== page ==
Our family is so blessed to still have our parents so involved in our families’ lives! They are both vibrant, active, and still the rocks of our family.
My dad is 93 and my mom is 89. I remember my dad telling his three girls—Kathleen, myself, and Lori—that he would pay for our college education as long as we maintained a B average and we stayed local. I thought that was an odd request at the time, but having a college education paid for was ideal.
My father, Robert Owens, was a school principal and my mom, Joan Owens, was an appreciated homemaker, the backbone of our family. She was the best seamstress, entertainer, and cook! She’d sketch clothes that she would see and come home and make them. I felt we were the best-dressed girls around. All our friends loved my mom, she had so much love to give. Our dad is a man of wisdom … he would always sit us down and have those father-daughter talks, always encouraging us and telling us we could do or be anything our hearts desired.
We never lacked anything as a family. In fact, it was my dad whom the family went to if they needed to borrow money. We weren’t wealthy, but we were loved. My parents are both competitive, and all three of us girls love to play. We grew up playing football in the streets, having walnut and water fights with our neighbors. During the summers, we went on great family trips, and when my dad worked, we would go to my aunt and uncle’s house in Woodland Hills to swim and play with my cousins. It was a wonderful childhood.
One thing my parents stressed over and over again was the importance of family. My dad had a miserable home life. His stepfather did not like him. He grew up as a Chatsworth boy in California … (the Chatsworth Boys were a group of friends who hung out together, picked crops, played in the hills of Chatsworth, Louisiana). His stepfather made him go out and do his chores before school. Often, it would be freezing outside, and my dad’s stepfather said he could not come back in the house. My dad would sit in the corner of the house where the sun would be peeking over the horizon and warm himself by the sun. He has always appreciated beautiful sunrises because of that experience. His stepdad told my dad that he would never amount to anything, and boy was he wrong! He left home and joined the Navy early. He is a hard-working, proud, and determined man. He went on to earn a college degree and was one of the top principals in the Los Angeles Unified School District. He also taught at the college level.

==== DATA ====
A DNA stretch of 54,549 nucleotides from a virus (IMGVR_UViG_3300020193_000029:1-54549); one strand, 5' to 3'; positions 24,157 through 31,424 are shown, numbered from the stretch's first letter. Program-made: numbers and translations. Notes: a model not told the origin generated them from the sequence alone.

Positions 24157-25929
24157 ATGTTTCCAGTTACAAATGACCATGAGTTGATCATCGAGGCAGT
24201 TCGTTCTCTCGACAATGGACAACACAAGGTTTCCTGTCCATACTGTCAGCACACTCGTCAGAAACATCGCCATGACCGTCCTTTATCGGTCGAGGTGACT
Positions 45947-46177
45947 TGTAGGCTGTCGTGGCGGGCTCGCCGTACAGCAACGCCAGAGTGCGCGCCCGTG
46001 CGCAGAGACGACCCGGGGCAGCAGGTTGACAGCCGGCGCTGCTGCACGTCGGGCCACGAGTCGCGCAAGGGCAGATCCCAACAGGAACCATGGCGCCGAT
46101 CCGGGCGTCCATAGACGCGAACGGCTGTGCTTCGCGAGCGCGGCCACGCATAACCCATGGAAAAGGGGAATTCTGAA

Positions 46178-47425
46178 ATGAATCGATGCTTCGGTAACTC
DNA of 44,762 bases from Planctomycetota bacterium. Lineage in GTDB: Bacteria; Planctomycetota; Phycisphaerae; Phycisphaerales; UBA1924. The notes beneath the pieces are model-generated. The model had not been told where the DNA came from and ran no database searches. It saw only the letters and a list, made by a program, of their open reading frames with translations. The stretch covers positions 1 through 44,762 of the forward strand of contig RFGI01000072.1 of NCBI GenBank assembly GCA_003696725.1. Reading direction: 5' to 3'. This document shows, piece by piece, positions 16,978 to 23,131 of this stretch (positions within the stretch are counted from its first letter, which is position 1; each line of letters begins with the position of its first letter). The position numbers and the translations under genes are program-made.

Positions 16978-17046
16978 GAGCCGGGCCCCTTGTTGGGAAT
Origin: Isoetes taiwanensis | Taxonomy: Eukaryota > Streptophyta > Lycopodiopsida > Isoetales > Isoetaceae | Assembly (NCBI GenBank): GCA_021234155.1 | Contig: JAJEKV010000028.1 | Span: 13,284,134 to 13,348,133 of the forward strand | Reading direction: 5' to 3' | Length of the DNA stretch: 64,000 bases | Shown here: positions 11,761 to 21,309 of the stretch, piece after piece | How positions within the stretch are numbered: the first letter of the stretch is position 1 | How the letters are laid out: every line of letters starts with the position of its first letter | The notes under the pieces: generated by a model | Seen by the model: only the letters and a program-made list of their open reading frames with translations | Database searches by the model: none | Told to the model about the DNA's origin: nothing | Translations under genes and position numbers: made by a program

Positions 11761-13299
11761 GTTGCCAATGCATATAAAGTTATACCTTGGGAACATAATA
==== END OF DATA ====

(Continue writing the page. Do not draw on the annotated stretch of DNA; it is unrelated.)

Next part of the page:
My mom has such a loving heart and an extraordinary love relationship with God. It was her love that helped free my dad to be the loving father he is and to appreciate family like he does. Every holiday, we gather as a family. My dad always included his mom and stepfather over every Christmas Eve, for family dinners and holidays, and my dad continued to visit our grandfather daily in his assisted living facility after work in spite of his cruelty to him.
We are a family of five, but we would always gather for holidays with our cousins, my mom’s parents, and her sister and brother. Our family grew as the kids married and had children and families of their own, but we always gathered. We always made time for family celebrations and family support as we lost family members before their time. Over the years, family has always remained important. We have our arguments and our different perceptions about life, but our parents always instilled in us the importance of forgiveness and learning to get along. It’s difficult to gather, especially when people in our family have little kids, but it’s a priority in our family. Our extended family all live in California and within 50 miles of each other, except for my cousin and his wife who live in Texas, but they take the time to fly in every Christmas to be with family.
My dad knew what he was doing when he said he’d pay for college if we stayed close. I continue to appreciate more and more the importance of family. People with mass amounts of wealth and status at the end of life seem to place more value on those family relationships than any other!
Thanks, Dad and Mom, for instilling this in your family. Love, love, love conquers all!
What advice would you like to give to the younger generations?
We call on all of our readers to share the timeless values that define right and wrong, and pass the torch, if you will, through your wisdom and hard-earned experience. We feel that the passing down of this wisdom has diminished over time, and that only with a strong moral foundation can future generations thrive.
Send your advice, along with your full name, state, and contact information to NextGeneration@epochtimes.com or mail it to: Next Generation, The Epoch Times, 229 W. 28th St., Floor 7, New York, NY 10001